ethanol extract treatment effect.
In addition , the extracts were incubated with normal mononuclear cells from healthy
volunteer(was no significant difference in killing healthy cells (mean15.3%) when compared to the7%
caused by the media addition control (negative control; data not shown).
Therefore, leukemia cells were more vulnerable to the extract than healthy cells 3 samples). There
was no significant difference in killing healthy cells (mean15.3%) when compared to the 7% caused by the
media addition control (negative control; data not shown).Therefore, leukemia cells were more
vulnerable to the extract than healthy cells .Phenolic and flavonoid compounds are common in medicinal
plants, spices, vegetables, fruits ,grains , pulses and other seeds. These compounds are an important
group of natural antioxidants with beneficial effects on human health [19] . They can participate in
protection against the harmful action of Reactive oxygen species, mainly oxygen free radicals.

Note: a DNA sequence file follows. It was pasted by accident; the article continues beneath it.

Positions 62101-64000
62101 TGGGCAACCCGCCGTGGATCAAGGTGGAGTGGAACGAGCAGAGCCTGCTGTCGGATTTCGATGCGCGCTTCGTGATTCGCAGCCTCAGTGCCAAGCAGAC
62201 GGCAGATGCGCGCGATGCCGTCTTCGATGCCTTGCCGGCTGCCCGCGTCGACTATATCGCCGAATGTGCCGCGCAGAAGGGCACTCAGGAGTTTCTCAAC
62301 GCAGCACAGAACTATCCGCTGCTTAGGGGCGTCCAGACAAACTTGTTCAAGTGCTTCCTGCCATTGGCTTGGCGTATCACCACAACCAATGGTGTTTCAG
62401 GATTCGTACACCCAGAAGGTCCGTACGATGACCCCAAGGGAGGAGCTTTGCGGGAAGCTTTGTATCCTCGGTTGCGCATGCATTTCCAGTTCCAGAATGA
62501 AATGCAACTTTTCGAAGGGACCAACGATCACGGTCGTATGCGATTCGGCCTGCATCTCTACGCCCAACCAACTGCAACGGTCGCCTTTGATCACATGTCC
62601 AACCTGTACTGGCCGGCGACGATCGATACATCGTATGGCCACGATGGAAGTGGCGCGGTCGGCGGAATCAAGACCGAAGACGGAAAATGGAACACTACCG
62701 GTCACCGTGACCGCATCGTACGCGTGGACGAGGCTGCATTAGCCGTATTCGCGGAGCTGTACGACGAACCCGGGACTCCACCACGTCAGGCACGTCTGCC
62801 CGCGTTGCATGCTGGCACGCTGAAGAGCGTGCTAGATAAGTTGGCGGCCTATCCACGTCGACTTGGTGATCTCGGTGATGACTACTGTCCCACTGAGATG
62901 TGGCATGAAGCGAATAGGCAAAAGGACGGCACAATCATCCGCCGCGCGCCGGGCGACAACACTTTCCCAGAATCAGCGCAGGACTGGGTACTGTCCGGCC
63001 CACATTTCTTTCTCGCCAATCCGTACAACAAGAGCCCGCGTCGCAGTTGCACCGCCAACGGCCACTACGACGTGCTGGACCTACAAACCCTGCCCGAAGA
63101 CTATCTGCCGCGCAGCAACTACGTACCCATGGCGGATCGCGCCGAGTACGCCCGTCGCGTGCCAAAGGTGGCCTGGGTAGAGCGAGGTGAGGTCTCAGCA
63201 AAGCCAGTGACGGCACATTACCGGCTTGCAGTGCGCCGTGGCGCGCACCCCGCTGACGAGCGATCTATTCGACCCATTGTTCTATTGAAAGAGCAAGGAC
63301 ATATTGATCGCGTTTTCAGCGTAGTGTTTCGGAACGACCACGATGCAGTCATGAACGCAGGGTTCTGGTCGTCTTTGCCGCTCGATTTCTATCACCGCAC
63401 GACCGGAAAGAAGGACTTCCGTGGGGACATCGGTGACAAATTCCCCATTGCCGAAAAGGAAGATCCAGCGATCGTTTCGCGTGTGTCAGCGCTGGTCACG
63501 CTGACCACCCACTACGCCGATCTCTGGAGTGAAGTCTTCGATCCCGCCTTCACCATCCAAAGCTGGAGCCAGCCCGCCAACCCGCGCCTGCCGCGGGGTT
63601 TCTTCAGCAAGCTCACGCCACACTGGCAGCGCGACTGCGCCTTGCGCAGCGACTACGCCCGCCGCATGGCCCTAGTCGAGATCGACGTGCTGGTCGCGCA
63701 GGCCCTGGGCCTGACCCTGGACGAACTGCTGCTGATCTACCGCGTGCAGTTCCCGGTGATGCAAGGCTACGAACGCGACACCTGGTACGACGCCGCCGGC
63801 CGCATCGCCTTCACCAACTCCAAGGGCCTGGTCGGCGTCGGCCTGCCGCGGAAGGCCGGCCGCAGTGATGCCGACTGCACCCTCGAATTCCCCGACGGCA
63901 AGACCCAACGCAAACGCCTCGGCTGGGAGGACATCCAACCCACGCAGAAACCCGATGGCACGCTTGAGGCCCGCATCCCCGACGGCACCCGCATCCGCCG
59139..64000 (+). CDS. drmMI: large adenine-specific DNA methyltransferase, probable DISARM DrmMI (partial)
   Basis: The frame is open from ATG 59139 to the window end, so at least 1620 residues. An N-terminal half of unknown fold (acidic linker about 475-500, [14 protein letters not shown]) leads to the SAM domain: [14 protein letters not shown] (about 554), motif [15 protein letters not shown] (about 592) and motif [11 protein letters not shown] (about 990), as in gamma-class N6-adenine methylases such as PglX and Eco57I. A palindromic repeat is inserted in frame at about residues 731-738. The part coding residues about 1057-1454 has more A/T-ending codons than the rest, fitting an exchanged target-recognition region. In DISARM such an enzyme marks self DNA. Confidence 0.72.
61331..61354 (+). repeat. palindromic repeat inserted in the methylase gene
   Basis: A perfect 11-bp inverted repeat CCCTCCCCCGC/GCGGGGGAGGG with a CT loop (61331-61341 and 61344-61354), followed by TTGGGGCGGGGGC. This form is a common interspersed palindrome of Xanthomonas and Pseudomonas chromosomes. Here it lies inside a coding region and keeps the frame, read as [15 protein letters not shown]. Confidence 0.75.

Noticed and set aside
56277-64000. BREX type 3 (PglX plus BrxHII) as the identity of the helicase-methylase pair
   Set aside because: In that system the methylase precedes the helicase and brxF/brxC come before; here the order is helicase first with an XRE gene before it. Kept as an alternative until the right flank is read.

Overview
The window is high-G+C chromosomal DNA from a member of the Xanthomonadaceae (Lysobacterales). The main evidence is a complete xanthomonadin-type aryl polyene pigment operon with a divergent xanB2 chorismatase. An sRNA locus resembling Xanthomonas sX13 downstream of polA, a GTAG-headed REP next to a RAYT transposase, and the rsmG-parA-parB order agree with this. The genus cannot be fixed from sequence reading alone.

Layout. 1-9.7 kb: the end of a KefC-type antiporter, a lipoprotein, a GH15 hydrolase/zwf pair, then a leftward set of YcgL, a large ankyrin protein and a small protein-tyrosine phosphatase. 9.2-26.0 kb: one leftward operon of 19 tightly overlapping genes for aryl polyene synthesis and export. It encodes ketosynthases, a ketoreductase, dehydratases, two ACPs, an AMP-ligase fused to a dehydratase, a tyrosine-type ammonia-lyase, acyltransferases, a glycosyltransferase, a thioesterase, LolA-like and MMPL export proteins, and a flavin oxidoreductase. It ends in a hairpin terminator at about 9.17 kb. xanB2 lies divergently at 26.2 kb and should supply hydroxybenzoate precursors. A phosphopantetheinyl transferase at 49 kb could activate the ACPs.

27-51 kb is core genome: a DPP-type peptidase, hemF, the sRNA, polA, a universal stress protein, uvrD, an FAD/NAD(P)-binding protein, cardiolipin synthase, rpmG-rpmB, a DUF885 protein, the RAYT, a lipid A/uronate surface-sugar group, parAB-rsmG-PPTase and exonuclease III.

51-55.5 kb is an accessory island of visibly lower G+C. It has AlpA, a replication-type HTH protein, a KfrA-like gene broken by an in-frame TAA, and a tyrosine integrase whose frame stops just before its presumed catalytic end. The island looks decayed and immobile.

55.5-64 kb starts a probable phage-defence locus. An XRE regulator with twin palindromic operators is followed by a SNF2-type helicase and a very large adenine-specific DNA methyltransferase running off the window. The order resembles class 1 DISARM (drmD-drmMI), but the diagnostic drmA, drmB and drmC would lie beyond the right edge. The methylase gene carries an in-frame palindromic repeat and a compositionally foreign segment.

Phytochemicals, especially the phenolics found in medicinal plants, fruits and vegetables,
have been proposed as the major bioactive compounds providing the health benefits associated with diets
rich in plant foods [20].
In this context, redox and antioxidant systems are among the most promising targets for
functional food science . For this reason, many functional foods aim to increase human intake of
antioxidants to reduce the risk of chronic diseases linked to oxidative stress. Among the most common
dietary sources of natural antioxidants are grapes and berries that are rich in phenolic compounds
and particularly flavonoids [20,21].
The results of this study suggest extracts of the herbs like Brassica oleracea can substitute for